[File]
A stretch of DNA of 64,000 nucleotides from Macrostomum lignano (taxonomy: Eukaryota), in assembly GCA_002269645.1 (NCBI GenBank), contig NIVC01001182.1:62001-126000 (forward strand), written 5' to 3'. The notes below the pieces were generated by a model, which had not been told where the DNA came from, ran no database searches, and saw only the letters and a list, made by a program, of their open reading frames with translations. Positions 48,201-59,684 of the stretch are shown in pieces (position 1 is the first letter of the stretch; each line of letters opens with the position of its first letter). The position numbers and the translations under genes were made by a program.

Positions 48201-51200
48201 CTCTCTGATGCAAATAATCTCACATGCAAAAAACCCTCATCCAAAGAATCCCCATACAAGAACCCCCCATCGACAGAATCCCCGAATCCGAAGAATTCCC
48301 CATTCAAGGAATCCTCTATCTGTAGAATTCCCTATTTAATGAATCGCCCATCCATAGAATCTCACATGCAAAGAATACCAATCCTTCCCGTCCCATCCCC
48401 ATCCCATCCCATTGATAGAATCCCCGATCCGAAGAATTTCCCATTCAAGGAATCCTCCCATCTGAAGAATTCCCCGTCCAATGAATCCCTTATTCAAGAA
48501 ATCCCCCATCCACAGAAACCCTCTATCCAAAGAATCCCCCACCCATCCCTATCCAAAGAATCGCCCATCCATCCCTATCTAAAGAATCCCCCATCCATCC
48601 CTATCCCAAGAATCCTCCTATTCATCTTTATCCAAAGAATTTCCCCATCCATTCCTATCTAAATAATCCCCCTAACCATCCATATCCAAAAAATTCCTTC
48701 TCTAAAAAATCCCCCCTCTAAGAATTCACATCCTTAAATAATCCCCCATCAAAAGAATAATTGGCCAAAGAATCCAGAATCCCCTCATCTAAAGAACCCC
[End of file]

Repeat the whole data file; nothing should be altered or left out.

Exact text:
A stretch of DNA of 64,000 nucleotides from Macrostomum lignano (taxonomy: Eukaryota), in assembly GCA_002269645.1 (NCBI GenBank), contig NIVC01001182.1:62001-126000 (forward strand), written 5' to 3'. The notes below the pieces were generated by a model, which had not been told where the DNA came from, ran no database searches, and saw only the letters and a list, made by a program, of their open reading frames with translations. Positions 48,201-59,684 of the stretch are shown in pieces (position 1 is the first letter of the stretch; each line of letters opens with the position of its first letter). The position numbers and the translations under genes were made by a program.

Positions 48201-51200
48201 CTCTCTGATGCAAATAATCTCACATGCAAAAAACCCTCATCCAAAGAATCCCCATACAAGAACCCCCCATCGACAGAATCCCCGAATCCGAAGAATTCCC
48301 CATTCAAGGAATCCTCTATCTGTAGAATTCCCTATTTAATGAATCGCCCATCCATAGAATCTCACATGCAAAGAATACCAATCCTTCCCGTCCCATCCCC
48401 ATCCCATCCCATTGATAGAATCCCCGATCCGAAGAATTTCCCATTCAAGGAATCCTCCCATCTGAAGAATTCCCCGTCCAATGAATCCCTTATTCAAGAA
48501 ATCCCCCATCCACAGAAACCCTCTATCCAAAGAATCCCCCACCCATCCCTATCCAAAGAATCGCCCATCCATCCCTATCTAAAGAATCCCCCATCCATCC
48601 CTATCCCAAGAATCCTCCTATTCATCTTTATCCAAAGAATTTCCCCATCCATTCCTATCTAAATAATCCCCCTAACCATCCATATCCAAAAAATTCCTTC
48701 TCTAAAAAATCCCCCCTCTAAGAATTCACATCCTTAAATAATCCCCCATCAAAAGAATAATTGGCCAAAGAATCCAGAATCCCCTCATCTAAAGAACCCC